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Discussion Starter · #1 ·
It doesn't say in the OEM service manual (or the owner's manual) but I've read that you should ride your bike a bit to warm up the (final drive) chain before checking the chain tension. Is this necessary?

If there are tight spots in the chain, will those spots be tighter or looser with a warm chain ????
 

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I would say that answer to that is no. Every other check or measurement is done cold. Belts, valves, fastener torque values. The convention is cold. If warm is required, it would be specified and likely a temp given.

If the tight spots you feel in the chain are caused by cold lube inside the sealed area, then they are probably not really tight spots... They may feel stiff, but would certainly loosen as the chain is used / warmed. A "tight spot" in the chain caused by seals that have failed and now you have no lube and / or corrosion at the rollers, pins and side plates is the real concern. That's when you need to start thinking about a new chain.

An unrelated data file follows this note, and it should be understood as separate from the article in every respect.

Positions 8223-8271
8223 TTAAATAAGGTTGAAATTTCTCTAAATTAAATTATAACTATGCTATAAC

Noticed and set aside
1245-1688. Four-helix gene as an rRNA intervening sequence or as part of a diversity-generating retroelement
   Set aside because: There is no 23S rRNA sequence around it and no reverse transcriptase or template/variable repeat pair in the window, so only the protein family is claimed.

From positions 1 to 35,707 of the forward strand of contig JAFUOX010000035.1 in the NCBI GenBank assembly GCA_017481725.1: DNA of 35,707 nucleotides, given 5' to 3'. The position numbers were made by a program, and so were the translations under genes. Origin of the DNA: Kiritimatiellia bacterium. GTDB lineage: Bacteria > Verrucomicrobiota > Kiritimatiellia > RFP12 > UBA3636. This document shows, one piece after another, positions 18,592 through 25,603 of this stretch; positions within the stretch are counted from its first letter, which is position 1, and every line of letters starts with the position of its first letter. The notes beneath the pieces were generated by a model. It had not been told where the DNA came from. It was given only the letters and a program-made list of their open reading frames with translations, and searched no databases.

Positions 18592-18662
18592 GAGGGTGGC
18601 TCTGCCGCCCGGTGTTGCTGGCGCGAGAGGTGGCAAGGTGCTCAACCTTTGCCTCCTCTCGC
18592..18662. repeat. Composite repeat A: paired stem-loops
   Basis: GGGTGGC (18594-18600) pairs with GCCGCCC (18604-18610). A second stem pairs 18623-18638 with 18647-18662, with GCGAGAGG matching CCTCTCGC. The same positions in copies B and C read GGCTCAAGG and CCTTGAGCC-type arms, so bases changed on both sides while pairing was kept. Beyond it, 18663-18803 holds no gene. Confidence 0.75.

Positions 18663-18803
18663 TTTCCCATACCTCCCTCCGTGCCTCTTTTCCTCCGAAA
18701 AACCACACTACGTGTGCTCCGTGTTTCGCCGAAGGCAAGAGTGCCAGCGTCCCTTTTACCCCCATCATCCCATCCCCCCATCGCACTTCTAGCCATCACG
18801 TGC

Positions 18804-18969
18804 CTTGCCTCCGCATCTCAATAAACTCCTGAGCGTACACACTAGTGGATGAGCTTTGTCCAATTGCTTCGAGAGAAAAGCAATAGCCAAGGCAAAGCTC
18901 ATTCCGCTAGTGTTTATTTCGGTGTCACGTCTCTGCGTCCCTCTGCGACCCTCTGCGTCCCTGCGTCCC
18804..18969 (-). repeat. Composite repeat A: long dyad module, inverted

Edit: When I say cold, I mean ambient temp... You live in AZ. Your "cold" in not the same as my cold in December in CT. No need to over think this. Chain tension is important, but were not measuring fractions here.
 

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I have never heard this before but if you have tight spots tight enough to effect your adjustment I would think it's time for a new chain.
 
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I think that you can drive yourself nuts trying to be "too correct". That said, seems to me cold would be better because you might end up with a loose chain but not a tight one.
 

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yeah, i'd call it an inbuilt safety margin erring to the desirable side if done cold.

i see a lot of loose chains, but i also see a lot that are on the tight side. some really tight, so tight you can hear it when you push them around the workshop.
 
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